Today’s submission comes from artist Natalie Linaweaver who completed this portrait in charcoals. She said in her submission “I’ve always tried to work in this style but now more than ever I’m looking for more technique and cleaner details. My goal for this particular piece was to correctly capture lighting on the skin.”

Your drawing is SO close! I can see you’re going to be absolutely amazing at portraits!! Great job on your shading and not being afraid of getting that contrast!!

 Taking a look at some things we can adjust to improve on this even more, first let’s look at your edges. Charcoal blends REALLY well. Too well sometimes! Watch your edges in areas like the hands and fingers. If you over blend these areas it ends up looking more fuzzy than realistic. In the hair you’ve done the opposite where you’ve got harsher lines for the individual strands of hair, but too many individual strands. Remember when drawing hair that you want to build the clumps and clusters of hair. If you try and put in too many individual hairs it starts to look more wirey (am I making up words now?) instead of like soft hair.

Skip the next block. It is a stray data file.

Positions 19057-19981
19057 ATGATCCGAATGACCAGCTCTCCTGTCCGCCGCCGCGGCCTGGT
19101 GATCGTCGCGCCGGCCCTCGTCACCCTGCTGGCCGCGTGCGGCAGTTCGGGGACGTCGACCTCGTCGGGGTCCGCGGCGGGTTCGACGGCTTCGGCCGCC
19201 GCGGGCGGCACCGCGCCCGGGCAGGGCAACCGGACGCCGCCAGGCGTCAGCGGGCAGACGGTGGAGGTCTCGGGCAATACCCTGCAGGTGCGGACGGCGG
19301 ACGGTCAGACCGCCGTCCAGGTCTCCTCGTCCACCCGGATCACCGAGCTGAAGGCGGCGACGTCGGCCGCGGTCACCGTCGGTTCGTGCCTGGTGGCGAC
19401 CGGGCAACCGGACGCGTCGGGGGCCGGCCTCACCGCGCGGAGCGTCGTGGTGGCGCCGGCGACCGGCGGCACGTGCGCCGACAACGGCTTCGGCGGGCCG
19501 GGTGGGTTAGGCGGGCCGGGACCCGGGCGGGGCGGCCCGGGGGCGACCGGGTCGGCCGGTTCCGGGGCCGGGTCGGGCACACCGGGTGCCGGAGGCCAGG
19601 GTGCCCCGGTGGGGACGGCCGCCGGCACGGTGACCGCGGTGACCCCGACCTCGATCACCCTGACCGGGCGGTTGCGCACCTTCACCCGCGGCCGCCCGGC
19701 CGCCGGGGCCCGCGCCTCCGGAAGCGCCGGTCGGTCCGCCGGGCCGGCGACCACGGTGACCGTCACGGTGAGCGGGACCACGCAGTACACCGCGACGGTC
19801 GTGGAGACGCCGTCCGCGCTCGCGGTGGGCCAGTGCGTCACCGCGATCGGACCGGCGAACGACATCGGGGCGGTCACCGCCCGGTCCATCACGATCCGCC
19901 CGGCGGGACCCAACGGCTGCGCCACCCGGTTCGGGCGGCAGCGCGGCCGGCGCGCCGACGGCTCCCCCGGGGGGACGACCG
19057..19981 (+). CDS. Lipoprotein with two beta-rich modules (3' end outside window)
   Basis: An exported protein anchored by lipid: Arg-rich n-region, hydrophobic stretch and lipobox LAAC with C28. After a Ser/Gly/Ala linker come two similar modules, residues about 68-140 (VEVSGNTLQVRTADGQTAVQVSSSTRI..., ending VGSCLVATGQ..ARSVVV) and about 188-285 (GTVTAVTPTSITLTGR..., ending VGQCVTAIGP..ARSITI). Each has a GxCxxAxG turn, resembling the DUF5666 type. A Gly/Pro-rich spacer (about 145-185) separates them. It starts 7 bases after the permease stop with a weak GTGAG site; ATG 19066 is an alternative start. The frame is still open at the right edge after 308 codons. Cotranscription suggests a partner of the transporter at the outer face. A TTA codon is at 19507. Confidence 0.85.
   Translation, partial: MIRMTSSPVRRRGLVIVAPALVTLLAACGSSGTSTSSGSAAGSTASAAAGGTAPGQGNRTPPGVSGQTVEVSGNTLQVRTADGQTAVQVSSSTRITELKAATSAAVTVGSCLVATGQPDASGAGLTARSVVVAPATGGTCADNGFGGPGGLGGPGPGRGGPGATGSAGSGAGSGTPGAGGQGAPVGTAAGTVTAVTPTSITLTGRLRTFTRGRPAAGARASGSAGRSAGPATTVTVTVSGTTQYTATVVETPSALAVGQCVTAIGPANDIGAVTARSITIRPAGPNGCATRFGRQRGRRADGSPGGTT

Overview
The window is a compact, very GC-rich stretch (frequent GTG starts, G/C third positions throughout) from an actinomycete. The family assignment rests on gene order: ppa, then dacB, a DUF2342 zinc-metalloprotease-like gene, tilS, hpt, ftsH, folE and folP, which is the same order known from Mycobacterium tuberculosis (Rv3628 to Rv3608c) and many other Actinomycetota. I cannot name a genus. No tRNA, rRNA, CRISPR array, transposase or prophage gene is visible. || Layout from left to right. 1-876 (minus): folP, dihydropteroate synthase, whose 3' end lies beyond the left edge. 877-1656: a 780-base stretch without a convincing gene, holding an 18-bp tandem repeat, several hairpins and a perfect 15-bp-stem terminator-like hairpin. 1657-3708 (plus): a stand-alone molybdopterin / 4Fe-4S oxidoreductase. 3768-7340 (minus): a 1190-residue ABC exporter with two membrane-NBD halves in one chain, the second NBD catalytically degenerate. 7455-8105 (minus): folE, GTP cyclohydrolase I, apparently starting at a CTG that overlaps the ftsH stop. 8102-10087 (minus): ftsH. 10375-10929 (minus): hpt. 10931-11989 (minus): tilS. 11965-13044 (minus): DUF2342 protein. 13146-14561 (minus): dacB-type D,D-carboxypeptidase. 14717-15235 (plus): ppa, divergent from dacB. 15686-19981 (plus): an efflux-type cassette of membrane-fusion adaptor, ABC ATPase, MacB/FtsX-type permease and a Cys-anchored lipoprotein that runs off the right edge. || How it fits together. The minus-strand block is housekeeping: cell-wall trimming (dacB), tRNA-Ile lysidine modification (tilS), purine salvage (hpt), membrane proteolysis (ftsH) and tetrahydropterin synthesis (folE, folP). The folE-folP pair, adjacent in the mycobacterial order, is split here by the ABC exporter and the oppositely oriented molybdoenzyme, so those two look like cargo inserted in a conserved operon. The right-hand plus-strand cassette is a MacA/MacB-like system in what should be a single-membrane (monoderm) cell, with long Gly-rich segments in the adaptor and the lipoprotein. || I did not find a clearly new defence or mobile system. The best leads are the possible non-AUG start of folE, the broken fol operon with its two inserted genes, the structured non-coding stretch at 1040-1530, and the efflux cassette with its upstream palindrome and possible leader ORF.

Next let’s look at the actual drawing. You are pretty accurate in many areas, but the main issue is that you’ve widened her face a lot. That one thing will completely change how someone looks and throw off everything else. Make sure before you start that your proportions are just right.

You had said your goal was to capture the log in her face. When working in black and white, I recommend adjusting your reference photo to black and  white too. It makes it much easier to check your values. In this case, we can see that your values are far too dark throughout her face. If you can leave more of the white of the paper showing here it will capture that glow even better. Charcoal gets dark REALLY fast, so start layering slowly to avoid having it get to be too much. One thing I like to do when I know I’ve gone too far but I don’t want eraser marks all over is to take a kneaded eraser and just press it to the paper to lift the charcoal from the areas I want to be lighter.

I’m a huge fan of contrast, but be careful not to put too much in the wrong area. That shadow between her fingers is so dark that my eye is being drawn right there. It’s also much larger than it should be, making her fingers appear to be much thinner than they really are.

There is so much I love about your drawing skills here, keep it up, you’re going to be so amazing!!!